Sun, Apr 15, 2018 - Page 14 News List

NT dollar slides; US dollar steady amid ambiguity

SUPPORT:The Hong Kong Monetary Authority worked to shore up the Hong Kong dollar, which touched the bottom end of its allowed range for the first time ever

Staff writer, with agencies

The New Taiwan dollar on Friday slipped against the US dollar, losing NT$0.042 to close at NT$29.302.

Turnover totaled US$1.22 billion during the trading session.

The greenback opened at NT$29.265 and moved between NT$29.245 and NT$29.360 before the close.

That compared with a close of NT$29.148 on April 3, the last day of Taipei trading before the Tomb Sweeping Day holiday.

Elsewhere on Friday, the US dollar was little changed against a basket of major currencies as traders waited for more clarity on a possible Western military intervention in Syria.

The US dollar index, which measures the greenback against a basket of six major currencies, was up 0.03 percent at 89.78.

“It had looked to many investors that the world was headed for a trade war and an escalating risk of war in Syria,” New York-based Brown Brothers Harriman global head of currency strategy Marc Chandler said in a note. “But now it seems less clear.”

The US Federal Reserve will probably need to raise interest rates at least three more times this year in the face of a robust US economy, even while possible trade disruptions pose risks, Boston Fed President Eric Rosengren said.

This month’s preliminary reading of consumer sentiment from the University of Michigan fell to 97.8, down from 101.4 last month. The consensus forecast was for a reading of 100.5.

“Although it fell in April, the University of Michigan consumer confidence index remains at a high level by past standards and suggests that the slowdown in spending growth at the start of this year will prove to be a blip,” Capital Economics Ltd economist Andrew Hunter said in a note.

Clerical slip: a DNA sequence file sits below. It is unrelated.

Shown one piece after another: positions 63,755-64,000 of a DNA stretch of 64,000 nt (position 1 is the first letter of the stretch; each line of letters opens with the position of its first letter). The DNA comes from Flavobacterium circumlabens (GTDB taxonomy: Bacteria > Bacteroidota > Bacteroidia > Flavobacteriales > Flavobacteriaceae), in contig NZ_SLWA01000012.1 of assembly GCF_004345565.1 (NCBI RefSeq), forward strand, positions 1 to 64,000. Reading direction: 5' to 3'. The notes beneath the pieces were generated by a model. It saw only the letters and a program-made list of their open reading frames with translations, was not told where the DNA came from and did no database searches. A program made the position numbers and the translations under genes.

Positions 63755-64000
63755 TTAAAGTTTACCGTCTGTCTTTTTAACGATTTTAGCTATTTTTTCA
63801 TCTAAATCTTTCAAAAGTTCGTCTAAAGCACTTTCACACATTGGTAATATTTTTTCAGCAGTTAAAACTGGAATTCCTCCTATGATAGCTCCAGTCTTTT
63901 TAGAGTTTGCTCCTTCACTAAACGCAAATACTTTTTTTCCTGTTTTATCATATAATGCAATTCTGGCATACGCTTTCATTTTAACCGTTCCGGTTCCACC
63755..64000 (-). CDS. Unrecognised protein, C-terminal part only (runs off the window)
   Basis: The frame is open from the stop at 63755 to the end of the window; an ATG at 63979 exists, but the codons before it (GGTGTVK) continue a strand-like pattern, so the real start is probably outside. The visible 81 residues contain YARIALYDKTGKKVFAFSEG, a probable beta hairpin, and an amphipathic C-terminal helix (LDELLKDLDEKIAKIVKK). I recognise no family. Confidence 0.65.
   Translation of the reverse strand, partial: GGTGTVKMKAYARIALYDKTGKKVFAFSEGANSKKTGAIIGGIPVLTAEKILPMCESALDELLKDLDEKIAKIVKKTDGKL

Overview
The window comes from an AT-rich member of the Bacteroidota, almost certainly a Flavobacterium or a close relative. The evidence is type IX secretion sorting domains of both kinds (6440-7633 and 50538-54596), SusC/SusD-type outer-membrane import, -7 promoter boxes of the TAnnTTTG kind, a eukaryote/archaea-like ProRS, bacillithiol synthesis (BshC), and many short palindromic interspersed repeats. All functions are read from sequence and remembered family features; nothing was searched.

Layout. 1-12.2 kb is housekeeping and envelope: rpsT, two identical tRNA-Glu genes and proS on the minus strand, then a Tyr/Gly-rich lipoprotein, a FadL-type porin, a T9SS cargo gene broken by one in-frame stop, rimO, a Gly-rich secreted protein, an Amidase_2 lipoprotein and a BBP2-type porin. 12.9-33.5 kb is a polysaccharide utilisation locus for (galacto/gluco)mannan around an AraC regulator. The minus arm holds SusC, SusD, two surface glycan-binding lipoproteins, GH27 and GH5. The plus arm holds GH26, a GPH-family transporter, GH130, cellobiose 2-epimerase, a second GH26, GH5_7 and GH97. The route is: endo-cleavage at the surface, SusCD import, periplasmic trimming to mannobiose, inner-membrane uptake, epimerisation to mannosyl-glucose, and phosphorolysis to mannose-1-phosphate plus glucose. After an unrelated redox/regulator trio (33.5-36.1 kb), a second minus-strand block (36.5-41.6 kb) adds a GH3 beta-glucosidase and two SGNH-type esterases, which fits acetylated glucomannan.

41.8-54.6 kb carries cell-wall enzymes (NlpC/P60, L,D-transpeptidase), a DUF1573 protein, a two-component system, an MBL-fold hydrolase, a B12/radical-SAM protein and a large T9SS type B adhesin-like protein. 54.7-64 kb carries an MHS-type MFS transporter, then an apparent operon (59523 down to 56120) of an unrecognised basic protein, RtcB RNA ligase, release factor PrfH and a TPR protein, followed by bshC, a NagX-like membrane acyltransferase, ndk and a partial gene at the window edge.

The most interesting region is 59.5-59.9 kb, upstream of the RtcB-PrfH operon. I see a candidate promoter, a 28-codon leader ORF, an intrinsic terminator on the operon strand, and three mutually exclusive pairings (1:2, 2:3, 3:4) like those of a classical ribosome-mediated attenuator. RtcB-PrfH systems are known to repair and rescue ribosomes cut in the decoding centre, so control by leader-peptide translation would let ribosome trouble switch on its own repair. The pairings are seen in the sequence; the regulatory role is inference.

The US dollar was on pace for a weekly gain of 0.4 percent against the Japanese yen and 0.3 percent against the Swiss franc.

The Swiss and Japanese currencies are often sought in times of global tension, partly because the countries have big current account surpluses.

The weakening of the safe-haven currencies suggested that investors were less worried after a week dominated by US-China trade tensions and the possibility of a US-led missile strike on Syria.

Sterling rose to a 10-week high against the US dollar and pulled itself out of a six-month trading range against the euro, prompting investors to unwind long euro positions.

The Hong Kong Monetary Authority, the territory’s de facto central bank, intervened in currency markets as it looks to shore up the Hong Kong dollar, which fell to HK$7.85 against the US dollar, the weakest point of its trading band.

It is the first time the currency has touched the bottom end of its permitted HK$7.75 to HK$7.85 band since the range was introduced in 2005.

The move came as masses of cash in the territory’s economy mean local interest rates have not been able to rise alongside those of the Fed.

This has resulted in investors buying more US dollars to benefit from the better returns in the US.

However, analysts said they expected further interventions as demand for the Hong Kong unit remained weak.

In Singapore, authorities effectively tightened monetary policy as the city-state’s economy continues to improve and inflation picks up, although still at a moderate pace.

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